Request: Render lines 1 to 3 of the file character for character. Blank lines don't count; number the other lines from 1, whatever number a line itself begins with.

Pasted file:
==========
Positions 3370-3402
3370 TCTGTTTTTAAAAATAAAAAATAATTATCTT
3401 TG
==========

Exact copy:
Positions 3370-3402
3370 TCTGTTTTTAAAAATAAAAAATAATTATCTT
3401 TG